Monday, October 22, 2012

Revisiting my pledge

Some of you may recall last year when I posted this:
Newsflash: Republicans in New York are as much a bunch of cowardly traitors as Republicans everywhere else in America.

Republicans apparently have no problem using the force of the law to define every single Catholic in America as a "bigot," from here on out.

I pledge by my faith that I will never, ever vote for a Republican again, as long as I live. 
I want to revisit that post and my pledge, and discuss my current thinking about it all.  This is very much of a "thinking out loud" post, so please bear with me.

1. I wrote that post sincerely.  I wasn't trying to score political points; I truly believe that the Republicans are completely untrustworthy on the marriage question, and, for the most part, have no real problem defining Catholics as bigots and condemning our religion's ancient teachings on marriage and sexuality as a kind of hate speech, not if it means getting elected.

2. I also wrote that post as a redheaded female in a fit of temper.  There's no denying it.

3. I definitely wrote that post thinking of national elections.  I have this tendency to forget that even when you're voting for sheriffs or county tax assessors or railroad commissioners, there will usually be the letter R or the letter D after each candidate's name.  I think our two-party system is abysmally stupid, but one of the side-effects is that not even local government is free from partisanship and political bickering.

4. It would have been more accurate for me to have pledged never to vote for a Republican in a national election again.  Right now, I have no intention of doing so.  I won't vote for Romney, I remain troubled by Ted Cruz (who will probably win without my vote anyway), and I've never voted for Kay Granger because I honestly don't care if a pro-abortion Republican is defeated by a pro-abortion Democrat.  The RINOs of Fort Worth deserve to lose that seat, even though given Texas cronyism and career politics they probably never will.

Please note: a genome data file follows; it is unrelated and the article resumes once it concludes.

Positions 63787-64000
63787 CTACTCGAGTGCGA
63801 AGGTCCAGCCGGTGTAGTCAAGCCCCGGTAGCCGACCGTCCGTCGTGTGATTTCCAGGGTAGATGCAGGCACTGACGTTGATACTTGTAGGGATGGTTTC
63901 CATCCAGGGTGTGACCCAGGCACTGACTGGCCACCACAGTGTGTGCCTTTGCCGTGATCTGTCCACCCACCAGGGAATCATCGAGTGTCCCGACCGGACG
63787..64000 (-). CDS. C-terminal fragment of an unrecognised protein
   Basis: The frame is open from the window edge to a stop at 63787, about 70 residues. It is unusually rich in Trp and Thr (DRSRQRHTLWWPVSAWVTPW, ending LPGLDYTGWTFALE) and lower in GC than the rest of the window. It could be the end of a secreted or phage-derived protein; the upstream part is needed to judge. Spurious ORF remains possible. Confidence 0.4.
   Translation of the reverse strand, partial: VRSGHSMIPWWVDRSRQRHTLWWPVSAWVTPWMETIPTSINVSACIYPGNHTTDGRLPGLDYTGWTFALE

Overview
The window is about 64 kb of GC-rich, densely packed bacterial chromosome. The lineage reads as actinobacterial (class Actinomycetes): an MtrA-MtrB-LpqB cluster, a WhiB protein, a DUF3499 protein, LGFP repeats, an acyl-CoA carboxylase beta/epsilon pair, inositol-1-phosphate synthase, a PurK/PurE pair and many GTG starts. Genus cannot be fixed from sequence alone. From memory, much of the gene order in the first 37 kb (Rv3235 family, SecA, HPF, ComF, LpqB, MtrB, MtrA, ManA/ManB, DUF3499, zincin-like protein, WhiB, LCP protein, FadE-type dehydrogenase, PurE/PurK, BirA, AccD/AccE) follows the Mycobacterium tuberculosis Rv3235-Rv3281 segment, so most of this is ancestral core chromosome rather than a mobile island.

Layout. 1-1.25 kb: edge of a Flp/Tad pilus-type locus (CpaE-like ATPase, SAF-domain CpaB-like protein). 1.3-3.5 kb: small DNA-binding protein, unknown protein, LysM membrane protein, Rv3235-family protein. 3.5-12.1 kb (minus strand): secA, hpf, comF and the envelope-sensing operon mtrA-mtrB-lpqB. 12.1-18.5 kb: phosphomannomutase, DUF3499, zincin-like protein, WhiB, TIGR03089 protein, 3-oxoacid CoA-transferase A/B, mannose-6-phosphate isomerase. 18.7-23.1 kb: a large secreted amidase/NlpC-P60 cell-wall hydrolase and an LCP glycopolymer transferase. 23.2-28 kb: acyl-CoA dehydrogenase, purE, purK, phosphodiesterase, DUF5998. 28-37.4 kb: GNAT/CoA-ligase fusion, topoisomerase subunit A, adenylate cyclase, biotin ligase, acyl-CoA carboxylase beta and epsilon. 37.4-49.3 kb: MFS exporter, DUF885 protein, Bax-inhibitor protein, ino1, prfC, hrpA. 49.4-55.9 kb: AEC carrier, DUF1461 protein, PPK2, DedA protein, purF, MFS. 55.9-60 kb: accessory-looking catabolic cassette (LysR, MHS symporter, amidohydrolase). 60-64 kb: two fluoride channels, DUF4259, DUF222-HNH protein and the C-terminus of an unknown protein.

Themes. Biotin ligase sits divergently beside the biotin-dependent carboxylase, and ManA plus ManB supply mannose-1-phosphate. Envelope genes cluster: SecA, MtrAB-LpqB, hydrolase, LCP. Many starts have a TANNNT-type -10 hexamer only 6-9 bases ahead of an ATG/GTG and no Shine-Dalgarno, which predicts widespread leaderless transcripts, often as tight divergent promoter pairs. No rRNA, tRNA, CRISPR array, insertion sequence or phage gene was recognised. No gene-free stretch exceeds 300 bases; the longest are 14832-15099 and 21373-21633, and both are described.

5.  Given all of the above, I probably could vote for a Republican in a small local race without violating the spirit of my pledge.  But will I?  I'm not at all sure--that is, after all, how both parties keep the rank and file in line, keep us showing up to vote unthinkingly for the candidate with the right alphabet letter after his or her name.  Maybe if enough of us didn't do it, eventually people with different letters after their names might give things a try.

6. The reality is that where I live, a lot of the little races involve Republicans running either unopposed or running against only a Libertarian candidate (there are a few Green Party candidates on the ballot here and there, as well).  In theory I admire these candidates for attempting to break the two-party stranglehold, but in practice, as a practicing Catholic, I have even less in common with their parties' beliefs than I do with those of the Republicans or Democrats.  But the bottom line is that my vote will not impact these races: these are not hard-fought local races where every vote counts, but completely lopsided races where the Republican will cruise to an easy victory, and will likely think he or she has a mandate regardless of the reality.

7. This is slightly off topic, but a few election cycles ago I decided I was uncomfortable voting for judges, and stopped doing it.  I know that a favorite taunt on the right involves "unelected judges," but honestly, electing ones can be worse.  You are, essentially, asked to go into the voting booth and cast a vote for a judge without being able to find out much of anything about his or her beliefs or philosophies.  Sure, some will campaign as being "tough on crime," but does that mean in favor of appropriate sentences for violent criminals, or of locking up first-time drug offenders?  Or, worse, does it mean the candidate favors the death penalty in a way that is inconsistent with my Catholic values?  Unless you have access to a professional database, it can be difficult if not impossible to unearth a judicial candidate's true views on much of anything.  Essentially the voter is being asked to cast his or her vote for a judge based on the letter after the judge's name, which is exactly the wrong way to go about making a serious election choice.